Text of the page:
Jahangir Khan Qashqa'i

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Jahangir Khan Qashqa'i
Personal Information
Full NameJahangir Khan Qashqa'i
Studied inIsfahan
Burial PlaceTakht-i Fulad Cemetery, Isfahan
Scholarly Information
ProfessorsMuhammad Rida Qumshi'i, Shaykh Muhammad Hasan Najafi, Shaykh Muhammad Baqir Najafi etc.
StudentsHajj Aqa Rahim Arbab, Sayyid Husayn Tabataba'i Burujirdi, Shaykh Muhammad Hakim Khurasani, Shaykh Hasan 'Ali Isfahani Nukhudaki etc.

Jahāngīr Khān Qashqāʾī (Persian: جهانگیرخان قشقایی) (b. 1243/1827-8 - d. 1328/1910) was a Shiite philosopher, faqih and mystic of 13th/19th century. Although he started his educations when he was in his middle ages, he learned the disciplines of his time enthusiastically and soon was considered as a great teacher of philosophy and fiqh. Many well-known scholars were students of Jahangir Khan, people such as Sayyid Husayn Tabataba'i Burujirdi, Sayyid Hasan Mudarris, Hasan 'Ali Isfahani Nukhudaki, Mirza Husayn Na'ini and Hajj Aqa Rahim Arbab.

Birth and Death

Jahangir Khan Qashqa'i was born in 1243/1827-8 in Dehaqan—a village around Shahreza, a city around Isfahan. He passed away in the month of Ramadan of 1328/ September, 1910. He was buried in Takht-i Fulad cemetery in Isfahan.


Jahangir's father, Muhammad Khan Qashqa'i, was a khan in Darrashur from the Qashqa'i tribe. And his mother was a daughter of a khan in Semirom near Isfahan, but she lived in Dehaqan. This is why people in Isfahan referred to Jahangir Khan as "Dehaqani".

A Turning Point

In his birthplace, Jahangir Khan learned how to read and write. Until when he was 40 years old, he had a nomadic life and was engaged in farming and raising livestock. He was skillful in horseback riding and archery and was interested in music.

He did not wear turban, a long piece of cloth wound tightly around the head, worn by Shia scholars.

When he was 40 years old, he went to the Bazaar of Isfahan in order to buy the annual requirements of the tribe and repair his Tar (a traditional Iranian musical instrument). When he saw the Sadr School, he was attracted to its spiritual atmosphere. A person who saw Jahangir Khan's interest suggested that he attend the school to learn the religious disciplines. Inspired by this suggestion, Jahangir Khan abandoned his career in the Qashqa'i tribe to attend the school. He stayed in a chamber (hujra, Arabic: ألحُجرَة) in an Islamic seminary school in Isfahan, and stayed in the city for the rest of his life. Though he began his education when he was middle-aged, he was so enthusiastic about learning the religious disciplines that he soon became a prominent teacher of philosophy and fiqh.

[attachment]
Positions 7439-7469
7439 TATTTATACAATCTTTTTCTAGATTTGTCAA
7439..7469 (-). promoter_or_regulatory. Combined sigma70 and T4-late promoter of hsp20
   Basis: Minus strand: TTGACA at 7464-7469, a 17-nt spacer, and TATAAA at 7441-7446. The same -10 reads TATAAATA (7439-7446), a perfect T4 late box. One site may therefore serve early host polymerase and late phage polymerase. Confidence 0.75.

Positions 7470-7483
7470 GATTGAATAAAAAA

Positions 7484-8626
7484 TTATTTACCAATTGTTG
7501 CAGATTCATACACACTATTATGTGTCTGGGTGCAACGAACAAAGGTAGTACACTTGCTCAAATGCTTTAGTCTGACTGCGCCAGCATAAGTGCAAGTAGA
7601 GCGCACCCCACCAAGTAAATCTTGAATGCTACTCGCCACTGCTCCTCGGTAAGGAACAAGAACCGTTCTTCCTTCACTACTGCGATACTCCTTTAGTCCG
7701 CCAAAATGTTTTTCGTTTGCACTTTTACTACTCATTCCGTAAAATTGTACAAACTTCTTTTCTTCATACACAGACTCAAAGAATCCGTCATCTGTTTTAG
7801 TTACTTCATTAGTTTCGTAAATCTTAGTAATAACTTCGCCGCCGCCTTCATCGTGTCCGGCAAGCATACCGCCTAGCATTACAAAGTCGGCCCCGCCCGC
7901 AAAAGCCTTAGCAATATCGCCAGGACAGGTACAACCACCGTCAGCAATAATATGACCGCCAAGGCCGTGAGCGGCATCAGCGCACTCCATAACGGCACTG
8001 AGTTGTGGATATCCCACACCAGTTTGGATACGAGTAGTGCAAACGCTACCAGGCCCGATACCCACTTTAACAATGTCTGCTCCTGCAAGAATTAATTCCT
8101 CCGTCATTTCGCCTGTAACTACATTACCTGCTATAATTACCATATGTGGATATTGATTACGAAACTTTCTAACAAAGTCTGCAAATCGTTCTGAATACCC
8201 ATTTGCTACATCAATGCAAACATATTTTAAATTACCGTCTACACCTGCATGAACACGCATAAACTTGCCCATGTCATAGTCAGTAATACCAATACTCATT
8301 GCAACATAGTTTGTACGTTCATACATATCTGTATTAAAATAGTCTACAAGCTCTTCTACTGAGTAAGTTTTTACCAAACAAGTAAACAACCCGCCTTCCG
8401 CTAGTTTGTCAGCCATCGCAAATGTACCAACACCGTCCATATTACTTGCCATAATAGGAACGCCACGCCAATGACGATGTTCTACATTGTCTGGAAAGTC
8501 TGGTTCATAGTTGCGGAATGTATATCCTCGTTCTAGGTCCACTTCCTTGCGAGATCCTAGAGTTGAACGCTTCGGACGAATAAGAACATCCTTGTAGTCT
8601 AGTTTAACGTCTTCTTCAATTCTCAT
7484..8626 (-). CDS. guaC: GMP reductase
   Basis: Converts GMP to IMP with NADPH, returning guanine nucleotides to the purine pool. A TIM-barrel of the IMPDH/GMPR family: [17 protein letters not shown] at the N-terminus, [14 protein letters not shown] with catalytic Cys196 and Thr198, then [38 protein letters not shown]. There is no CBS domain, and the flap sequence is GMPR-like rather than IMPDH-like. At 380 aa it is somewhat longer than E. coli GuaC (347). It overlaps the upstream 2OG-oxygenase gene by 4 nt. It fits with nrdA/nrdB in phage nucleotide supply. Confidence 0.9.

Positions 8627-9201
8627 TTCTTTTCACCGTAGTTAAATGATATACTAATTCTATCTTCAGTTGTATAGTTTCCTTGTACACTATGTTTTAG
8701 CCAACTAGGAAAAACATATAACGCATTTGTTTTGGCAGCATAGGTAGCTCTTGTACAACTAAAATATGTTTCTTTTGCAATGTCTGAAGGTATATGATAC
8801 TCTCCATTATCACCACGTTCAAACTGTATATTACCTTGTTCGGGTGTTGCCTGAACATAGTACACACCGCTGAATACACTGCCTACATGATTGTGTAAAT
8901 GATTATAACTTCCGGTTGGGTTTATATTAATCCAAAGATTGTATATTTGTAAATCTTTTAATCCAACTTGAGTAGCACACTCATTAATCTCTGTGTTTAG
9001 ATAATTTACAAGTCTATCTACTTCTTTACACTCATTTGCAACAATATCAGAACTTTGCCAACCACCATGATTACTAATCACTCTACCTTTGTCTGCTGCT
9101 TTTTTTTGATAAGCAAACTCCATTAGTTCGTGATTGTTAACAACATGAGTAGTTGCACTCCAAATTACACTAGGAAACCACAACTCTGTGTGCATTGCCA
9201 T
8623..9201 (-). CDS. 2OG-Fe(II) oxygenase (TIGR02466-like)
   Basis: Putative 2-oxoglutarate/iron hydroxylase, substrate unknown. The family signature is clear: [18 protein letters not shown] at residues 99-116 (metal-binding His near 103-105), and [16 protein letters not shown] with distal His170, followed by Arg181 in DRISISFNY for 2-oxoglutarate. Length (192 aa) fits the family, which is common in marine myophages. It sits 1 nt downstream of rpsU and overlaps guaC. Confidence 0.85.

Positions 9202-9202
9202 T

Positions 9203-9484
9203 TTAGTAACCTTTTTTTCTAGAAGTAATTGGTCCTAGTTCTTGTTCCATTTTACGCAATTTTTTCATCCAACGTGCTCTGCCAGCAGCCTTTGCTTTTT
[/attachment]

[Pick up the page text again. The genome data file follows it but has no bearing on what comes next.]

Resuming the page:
Jahangir Khan made a living from the annual rents of a farm that he owned. He always wore his nomadic clothes and never wore the conventional clothes of the clergy.


He taught philosophy in the Sadr School of Isfahan for about 40 years. His philosophy courses were so populated by students that his course on the book Sharh al-manzuma by Mulla Hadi Sabziwari was held not in the chambers of the Sadr School, but in the seraglio of Charchi Mosque.


Here are Jahangir Khan's teachers:

  1. Muhammad Rida Qumshi'i in philosophy,
  2. Shaykh Muhammad Hasan Najafi and Shaykh Muhammad Baqir Najafi and Mulla Husayn Ali Tuysirkani in fiqh, usul and Arabic literature,
  3. Mulla 'Abd al-Jawad (a well-known physician in Isfahan) in medicine.

He also learned mathematics and astronomy from the well-known teachers of that time.


Tomb of Jahangir Khan Qashqa'i in Takht-i Fulad cemetery in Isfahan.


There are ghazals (a kind of Persian poetry) by Jahangir Khan Qashqa'i gathered by Hakim Khurasani. But it is not available to us today. In some sources, a Persian exposition of Nahj al-balagha is attributed to him.